As we proceeded north through the underbelly of Manhattan, the conductor announced that a plane had also crashed into the Pentagon, and passengers really began to unravel. Someone blurted anxiously about what a bomb would do in the train tunnels. We surfaced to daylight and the train stopped briefly at the elevated 125th Street station platform, where hundreds of people stood unable to get into the already packed train. As we proceeded back over the Harlem River for a second time that morning, we could not see south to the towers. Too many people were blocking the windows.
One passenger turned to us and said, "It must be Osama bin Laden." Osama who? Until that moment, we can't recall ever hearing his name. Moments later, we were able to reach a family member on our cell phone, who concurred that it must be the work of bin Laden, the leader of a radical Islamic terrorist group. We cursed ourselves for being so ignorant about such worldly matters.
During the course of the train ride, other passengers broke in with news from conversations on their cell phones. Another was blurting updates from a personal radio. Other planes were missing and believed hijacked and on suicide missions. One crashed in a field in Pennsylvania.
It was the strangest and most profound media experience we ever had. Dispatches from individual people - conductors, people talking on cell phones and listening to radios - forming their own ad hoc communications network. And it played out like a theater in our mind whose only image was the plume of smoke we briefly witnessed rising from lower Manhattan. When we finally arrived home and turned on the television we couldn't believe our eyes. It was far worse than we'd imagined.
We were watching most of the coverage on CNN, because local New York stations were disrupted when their primary antennas were destroyed along with the towers they were perched atop of.
Our personal media networking experience took another turn when a friend residing in lower Manhattan emailed us that his phones were out of commission and would we be so kind as to call his mother in California to tell her he was alright. From Manhattan to Connecticut via broadband and then on to California via landline, we relayed the message of safety and relief back and forth.
In the days, weeks and years that followed, we have spent a lot of time thinking about U.S. policy, as well as the actions of the media that contributed to the hatred that was emanating back at us from the Islamic world - or at least, from some militant parts of the Islamic world. Until 9/11, we knew very little about Muslims other than it was a faith that Muhammad Ali and Cat Stevens converted to. Now we were learning that some of them hated us.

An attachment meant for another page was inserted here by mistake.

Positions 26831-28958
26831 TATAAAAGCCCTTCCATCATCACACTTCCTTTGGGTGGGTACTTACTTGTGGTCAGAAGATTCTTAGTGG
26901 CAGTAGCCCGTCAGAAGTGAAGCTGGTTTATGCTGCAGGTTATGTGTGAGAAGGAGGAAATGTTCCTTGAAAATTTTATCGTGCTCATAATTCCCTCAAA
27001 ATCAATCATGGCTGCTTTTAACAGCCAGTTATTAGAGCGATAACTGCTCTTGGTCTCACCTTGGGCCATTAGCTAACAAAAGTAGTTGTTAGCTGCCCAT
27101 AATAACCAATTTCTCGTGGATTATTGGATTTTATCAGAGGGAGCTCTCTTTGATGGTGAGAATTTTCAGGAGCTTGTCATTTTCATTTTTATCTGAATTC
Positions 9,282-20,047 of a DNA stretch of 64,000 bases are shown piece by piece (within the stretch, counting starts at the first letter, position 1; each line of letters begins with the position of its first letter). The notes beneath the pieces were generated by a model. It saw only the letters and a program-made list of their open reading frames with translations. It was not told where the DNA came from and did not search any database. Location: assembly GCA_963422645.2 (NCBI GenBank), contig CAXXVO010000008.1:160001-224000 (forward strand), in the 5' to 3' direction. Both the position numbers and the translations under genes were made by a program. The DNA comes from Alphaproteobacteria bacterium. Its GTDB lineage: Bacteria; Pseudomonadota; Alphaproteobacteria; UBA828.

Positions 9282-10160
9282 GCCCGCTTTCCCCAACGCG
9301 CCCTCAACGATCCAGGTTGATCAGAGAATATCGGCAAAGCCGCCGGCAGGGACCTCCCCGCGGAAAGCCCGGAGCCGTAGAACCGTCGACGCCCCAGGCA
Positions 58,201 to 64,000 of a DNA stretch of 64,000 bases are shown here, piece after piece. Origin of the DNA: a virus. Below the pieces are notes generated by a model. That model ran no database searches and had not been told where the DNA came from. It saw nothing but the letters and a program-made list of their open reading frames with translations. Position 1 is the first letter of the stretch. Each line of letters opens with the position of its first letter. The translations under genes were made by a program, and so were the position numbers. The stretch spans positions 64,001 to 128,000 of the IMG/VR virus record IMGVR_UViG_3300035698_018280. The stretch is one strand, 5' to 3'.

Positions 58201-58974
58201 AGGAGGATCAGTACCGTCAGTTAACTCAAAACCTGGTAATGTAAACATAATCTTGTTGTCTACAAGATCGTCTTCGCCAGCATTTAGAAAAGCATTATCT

They hated us for the influence Westerners have had in the Islamic world for centuries. And they hated us for the influence we have in the Islamic world today. They hated the economic influence we have over Arab nations. And they hated us for the economic influence Arab nations had over us. They hated us for our infidel culture, and how our media allowed it to seep into theirs. They hated us for our movies, our music, our books, and our free spirited, open market to our media content. They hated us for MTV.
The problem was, as President George W. Bush pointed out, they hated us "more than they love life."
That's not a good quality in an enemy, especially an enemy who until five years ago, you didn't even know was your enemy. Sure, there was evidence in our pop culture. Cinematic villains had evolved from our Cold War commies to Islamic extremists long ago, but we always assumed they were just caricatures, dreamed up by Hollywood - like everything else - for our entertainment.
They weren't caricatures. They were real. And they really hated us. And now they were really attacking us.
In the years leading up to this column, we've thought a lot about U.S. policy, U.S. economic interests, and especially about how the actions of our media have shaped our relationship with Islamic extremists. We've flipped back-and-forth, and left and right, and somehow find ourselves comfortably back at center, albeit slightly more informed, and certainly more preoccupied by things taking place in other parts of the world. We suppose that is a good thing, even if the things that have gotten us to think that way are bad. But we're not sure what to do about it.
We know we must do something. We cannot sit idly in a world when vile people are hell bent on our destruction, and are actively pursuing the means to act on it. But how to act? In the initial War on Terrorism, we thought we knew. You engage them. You root them out. You fight them on their own terms. But as the War on Terrorism progressed to the War in Iraq, which progressed into an Iraqi occupation, we're simply not sure. We can think of nothing better than liberating an oppressed population and helping them plant the seeds for democracy. We just question the way we've gone about that. And five years after we were attacked, we can't help wondering whether we haven't squandered a genuine opportunity to transform the world, and instead have only exacerbated our image as the new imperialists. We thought we'd learned those lessons long ago. You cannot impose your will and way on other people. You have to prove to them that your way is better and let them act for themselves.
So, are we more informed today than we were five years ago? Somewhat.
Are we safer now than we were five years ago? Some experts say so, but it sure doesn't feel that way.
Are we in a better position than we were five years ago? Well, we'll let you answer that one.